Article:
Engine manufacturer Pratt & Whitney says he is working on a solution
A Swiss International Air Lines Airbus A220-300 Image: EvrenKalinbacak / Shutterstock.com
Software alterations have been reported as the cause of Airbus A220 aircraft problems that led to at least three emergency landings after excessive vibration caused engine failures, according to reports.
Financial Newswire Reuters reported that "recent changes in engine software … may have caused parts that compress the air inside the engine to be configured in a way that caused mechanical resonance or destructive vibrations," citing familiar sources. With an ongoing investigation.
That investigation is investigating why airlines, in particular Swiss International Air Lines (SIAL), are having problems with their new A220. SIAL has been greatly affected by problems with the new Pratt & Whitney PW1500G engines in its jets; The airline has had three engine failures since buying the A220 three years ago.
SIAL pilots have been instructed not to use "certain combinations of thrust and altitude settings" until the root cause of engine failures has been found, including a finger search of the French fields where it is believed that parts of a damaged PW1500 engine have fallen to the ground since a hit A220. It is also wise to wait until a software patch is issued to correct the underlying flaw.
"Clearly, every time you have a problem like this, we are aware. The guys are working to fix it," Pratt & Whitney chief executive Greg Hayes told analysts at a conference call.
Engine failures in modern turbo fan passenger planes are rare, hence the protest on the ground of aviation. In 2015, Pratt & Whitney, manufacturer of the PW1525G engine option available for the A220 (the basic PW1500 model is available in four different versions), told aviation trade mag Flight Global that it was testing an update of software for the engine that would increase its thrust power without the need for any "hardware" changes. Veep Graham Webb said this would mean running at higher temperatures, which would increase maintenance costs.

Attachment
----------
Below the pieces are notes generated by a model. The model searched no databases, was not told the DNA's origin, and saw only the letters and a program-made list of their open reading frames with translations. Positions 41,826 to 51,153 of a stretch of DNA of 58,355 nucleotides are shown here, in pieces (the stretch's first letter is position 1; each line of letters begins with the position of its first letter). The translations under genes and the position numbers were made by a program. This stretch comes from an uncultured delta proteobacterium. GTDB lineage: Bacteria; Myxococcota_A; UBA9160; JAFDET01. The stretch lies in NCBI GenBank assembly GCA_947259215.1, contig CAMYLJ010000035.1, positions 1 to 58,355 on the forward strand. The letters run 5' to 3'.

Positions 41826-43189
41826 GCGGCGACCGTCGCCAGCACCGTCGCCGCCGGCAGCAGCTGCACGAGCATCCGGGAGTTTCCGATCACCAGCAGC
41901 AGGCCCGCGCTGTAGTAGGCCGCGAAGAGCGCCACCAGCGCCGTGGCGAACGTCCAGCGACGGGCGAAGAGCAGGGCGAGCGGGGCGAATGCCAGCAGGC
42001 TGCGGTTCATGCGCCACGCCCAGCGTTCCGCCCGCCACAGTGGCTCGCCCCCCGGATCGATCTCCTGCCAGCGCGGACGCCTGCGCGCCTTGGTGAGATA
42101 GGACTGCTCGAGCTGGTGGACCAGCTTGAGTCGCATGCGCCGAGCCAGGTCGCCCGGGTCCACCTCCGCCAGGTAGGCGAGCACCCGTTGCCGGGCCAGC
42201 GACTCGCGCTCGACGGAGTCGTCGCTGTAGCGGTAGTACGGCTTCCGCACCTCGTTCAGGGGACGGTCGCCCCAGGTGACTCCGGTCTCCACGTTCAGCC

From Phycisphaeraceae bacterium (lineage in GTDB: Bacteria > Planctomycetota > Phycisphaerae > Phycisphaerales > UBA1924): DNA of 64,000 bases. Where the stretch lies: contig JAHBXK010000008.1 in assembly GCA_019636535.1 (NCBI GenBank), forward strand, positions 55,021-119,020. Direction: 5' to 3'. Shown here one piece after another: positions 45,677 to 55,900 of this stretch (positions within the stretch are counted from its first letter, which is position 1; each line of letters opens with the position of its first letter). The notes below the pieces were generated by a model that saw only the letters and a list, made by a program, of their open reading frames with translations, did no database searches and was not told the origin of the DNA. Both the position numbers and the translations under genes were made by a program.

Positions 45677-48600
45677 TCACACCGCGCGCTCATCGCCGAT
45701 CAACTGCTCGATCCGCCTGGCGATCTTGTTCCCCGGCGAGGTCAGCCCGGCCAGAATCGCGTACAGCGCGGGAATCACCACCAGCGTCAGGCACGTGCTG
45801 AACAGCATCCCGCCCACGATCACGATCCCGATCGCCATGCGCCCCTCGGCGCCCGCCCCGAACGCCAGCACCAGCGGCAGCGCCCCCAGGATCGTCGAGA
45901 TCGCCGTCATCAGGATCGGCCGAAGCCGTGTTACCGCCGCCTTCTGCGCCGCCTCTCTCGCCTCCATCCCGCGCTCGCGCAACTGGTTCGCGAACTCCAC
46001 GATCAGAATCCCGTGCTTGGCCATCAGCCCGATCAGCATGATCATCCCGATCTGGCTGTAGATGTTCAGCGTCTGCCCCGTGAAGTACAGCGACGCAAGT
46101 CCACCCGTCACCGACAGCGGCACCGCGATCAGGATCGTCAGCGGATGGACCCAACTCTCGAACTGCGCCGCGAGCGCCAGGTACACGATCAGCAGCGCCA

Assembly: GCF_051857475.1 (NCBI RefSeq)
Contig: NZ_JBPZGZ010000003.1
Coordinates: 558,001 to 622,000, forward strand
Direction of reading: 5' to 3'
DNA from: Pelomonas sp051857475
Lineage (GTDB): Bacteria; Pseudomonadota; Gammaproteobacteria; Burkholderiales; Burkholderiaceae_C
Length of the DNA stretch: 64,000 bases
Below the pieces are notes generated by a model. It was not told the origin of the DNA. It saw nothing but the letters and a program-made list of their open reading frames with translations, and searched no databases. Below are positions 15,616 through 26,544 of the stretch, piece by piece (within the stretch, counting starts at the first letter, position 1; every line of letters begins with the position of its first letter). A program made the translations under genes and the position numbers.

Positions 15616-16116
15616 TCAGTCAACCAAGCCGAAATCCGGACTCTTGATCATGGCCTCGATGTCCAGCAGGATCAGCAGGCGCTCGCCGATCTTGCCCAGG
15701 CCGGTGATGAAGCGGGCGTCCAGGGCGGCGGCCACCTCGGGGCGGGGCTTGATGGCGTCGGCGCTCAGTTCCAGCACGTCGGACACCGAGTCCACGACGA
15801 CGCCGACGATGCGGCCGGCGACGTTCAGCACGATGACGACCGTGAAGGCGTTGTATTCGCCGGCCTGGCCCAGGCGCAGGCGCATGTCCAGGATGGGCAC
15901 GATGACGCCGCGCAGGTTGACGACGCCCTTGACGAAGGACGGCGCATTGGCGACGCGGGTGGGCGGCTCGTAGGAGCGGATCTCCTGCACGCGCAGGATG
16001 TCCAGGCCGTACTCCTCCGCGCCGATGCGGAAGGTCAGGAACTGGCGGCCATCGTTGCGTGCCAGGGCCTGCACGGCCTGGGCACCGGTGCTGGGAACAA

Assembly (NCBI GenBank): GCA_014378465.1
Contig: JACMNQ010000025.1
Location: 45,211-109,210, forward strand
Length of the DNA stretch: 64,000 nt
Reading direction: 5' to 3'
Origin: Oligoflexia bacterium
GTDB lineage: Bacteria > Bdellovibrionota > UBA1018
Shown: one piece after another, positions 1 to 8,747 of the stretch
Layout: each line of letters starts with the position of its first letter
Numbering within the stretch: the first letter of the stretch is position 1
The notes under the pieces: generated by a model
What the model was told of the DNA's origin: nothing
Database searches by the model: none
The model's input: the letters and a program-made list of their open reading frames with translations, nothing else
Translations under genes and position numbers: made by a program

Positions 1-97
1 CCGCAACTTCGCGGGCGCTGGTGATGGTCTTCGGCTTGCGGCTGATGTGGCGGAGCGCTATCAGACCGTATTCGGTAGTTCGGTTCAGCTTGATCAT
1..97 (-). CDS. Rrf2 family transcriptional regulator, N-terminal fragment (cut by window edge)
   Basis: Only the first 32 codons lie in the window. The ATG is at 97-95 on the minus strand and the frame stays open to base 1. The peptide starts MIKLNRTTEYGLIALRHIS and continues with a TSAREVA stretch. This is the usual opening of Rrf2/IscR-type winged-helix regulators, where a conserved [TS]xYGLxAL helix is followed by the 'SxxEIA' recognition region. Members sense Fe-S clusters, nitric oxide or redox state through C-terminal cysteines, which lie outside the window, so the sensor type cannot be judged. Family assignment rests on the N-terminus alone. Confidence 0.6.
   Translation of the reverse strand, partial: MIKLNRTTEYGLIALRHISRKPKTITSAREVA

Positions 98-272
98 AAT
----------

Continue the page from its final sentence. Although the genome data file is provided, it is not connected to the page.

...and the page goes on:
An aviation blogger recently claimed that an Air Baltic executive told him that the Latvian airline had made 50 engine changes in its A220 between December 2016 and October 2018. The A220, formerly known as Bombardier C-Series, It only entered the commercial revenue service in June 2016. Air Baltic currently has 20 A220 and the calendar described would have been when the new planes were first delivered to the airline
The aircraft engines are designed to run for thousands or even tens of thousands of hours in the wing between changes, giving them an expected flight time that is usually measured in months or years. The archrival of Pratt & Whitney, CFM International, boasted in 2003 that one of its CFM56 engines had spent more than 40,000 hours on the wing (four and a half years of engine running alone, not counting the time parked ( during the night) without needing to be removed for maintenance.
The two fatal accidents of the Boeing 737 Max threw software problems on passenger planes, and today an Indonesian report was published on the causes of the second accident. Not long ago, Airbus advised the operators of its A350-941 aircraft to turn them off and off every 149 hours, while in 2015 the Boeing 787 Dreamliner infamously suffered a similar memory overflow error that ran the risk that On-board generators will turn off in flight. ®
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